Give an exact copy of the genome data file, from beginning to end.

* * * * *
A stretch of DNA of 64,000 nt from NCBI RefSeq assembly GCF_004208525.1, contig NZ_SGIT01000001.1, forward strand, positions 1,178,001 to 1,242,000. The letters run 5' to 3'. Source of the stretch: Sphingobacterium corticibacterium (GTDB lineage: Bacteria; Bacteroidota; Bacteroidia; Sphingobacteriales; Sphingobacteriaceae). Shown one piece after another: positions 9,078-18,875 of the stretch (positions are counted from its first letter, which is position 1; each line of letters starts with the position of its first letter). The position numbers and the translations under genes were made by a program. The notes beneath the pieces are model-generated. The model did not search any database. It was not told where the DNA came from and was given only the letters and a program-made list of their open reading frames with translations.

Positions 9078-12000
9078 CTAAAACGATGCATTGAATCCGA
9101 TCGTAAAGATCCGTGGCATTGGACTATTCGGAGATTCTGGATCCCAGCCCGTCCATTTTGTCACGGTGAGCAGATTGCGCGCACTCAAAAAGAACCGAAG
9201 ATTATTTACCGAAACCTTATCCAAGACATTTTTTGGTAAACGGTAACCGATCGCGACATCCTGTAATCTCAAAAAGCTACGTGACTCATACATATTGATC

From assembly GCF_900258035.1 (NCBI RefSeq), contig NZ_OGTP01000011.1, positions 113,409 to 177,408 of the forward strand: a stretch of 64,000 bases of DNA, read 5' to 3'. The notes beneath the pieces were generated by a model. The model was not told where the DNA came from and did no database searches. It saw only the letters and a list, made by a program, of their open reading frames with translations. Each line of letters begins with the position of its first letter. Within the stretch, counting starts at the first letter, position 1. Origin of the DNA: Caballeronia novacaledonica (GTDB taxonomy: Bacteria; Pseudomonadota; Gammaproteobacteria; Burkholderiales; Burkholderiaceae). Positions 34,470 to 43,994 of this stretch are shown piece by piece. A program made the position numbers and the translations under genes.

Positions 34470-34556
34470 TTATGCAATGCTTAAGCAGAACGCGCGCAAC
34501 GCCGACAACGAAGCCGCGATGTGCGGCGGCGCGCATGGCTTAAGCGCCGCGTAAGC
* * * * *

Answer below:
A stretch of DNA of 64,000 nt from NCBI RefSeq assembly GCF_004208525.1, contig NZ_SGIT01000001.1, forward strand, positions 1,178,001 to 1,242,000. The letters run 5' to 3'. Source of the stretch: Sphingobacterium corticibacterium (GTDB lineage: Bacteria; Bacteroidota; Bacteroidia; Sphingobacteriales; Sphingobacteriaceae). Shown one piece after another: positions 9,078-18,875 of the stretch (positions are counted from its first letter, which is position 1; each line of letters starts with the position of its first letter). The position numbers and the translations under genes were made by a program. The notes beneath the pieces are model-generated. The model did not search any database. It was not told where the DNA came from and was given only the letters and a program-made list of their open reading frames with translations.

Positions 9078-12000
9078 CTAAAACGATGCATTGAATCCGA
9101 TCGTAAAGATCCGTGGCATTGGACTATTCGGAGATTCTGGATCCCAGCCCGTCCATTTTGTCACGGTGAGCAGATTGCGCGCACTCAAAAAGAACCGAAG
9201 ATTATTTACCGAAACCTTATCCAAGACATTTTTTGGTAAACGGTAACCGATCGCGACATCCTGTAATCTCAAAAAGCTACGTGACTCATACATATTGATC

From assembly GCF_900258035.1 (NCBI RefSeq), contig NZ_OGTP01000011.1, positions 113,409 to 177,408 of the forward strand: a stretch of 64,000 bases of DNA, read 5' to 3'. The notes beneath the pieces were generated by a model. The model was not told where the DNA came from and did no database searches. It saw only the letters and a list, made by a program, of their open reading frames with translations. Each line of letters begins with the position of its first letter. Within the stretch, counting starts at the first letter, position 1. Origin of the DNA: Caballeronia novacaledonica (GTDB taxonomy: Bacteria; Pseudomonadota; Gammaproteobacteria; Burkholderiales; Burkholderiaceae). Positions 34,470 to 43,994 of this stretch are shown piece by piece. A program made the position numbers and the translations under genes.

Positions 34470-34556
34470 TTATGCAATGCTTAAGCAGAACGCGCGCAAC
34501 GCCGACAACGAAGCCGCGATGTGCGGCGGCGCGCATGGCTTAAGCGCCGCGTAAGC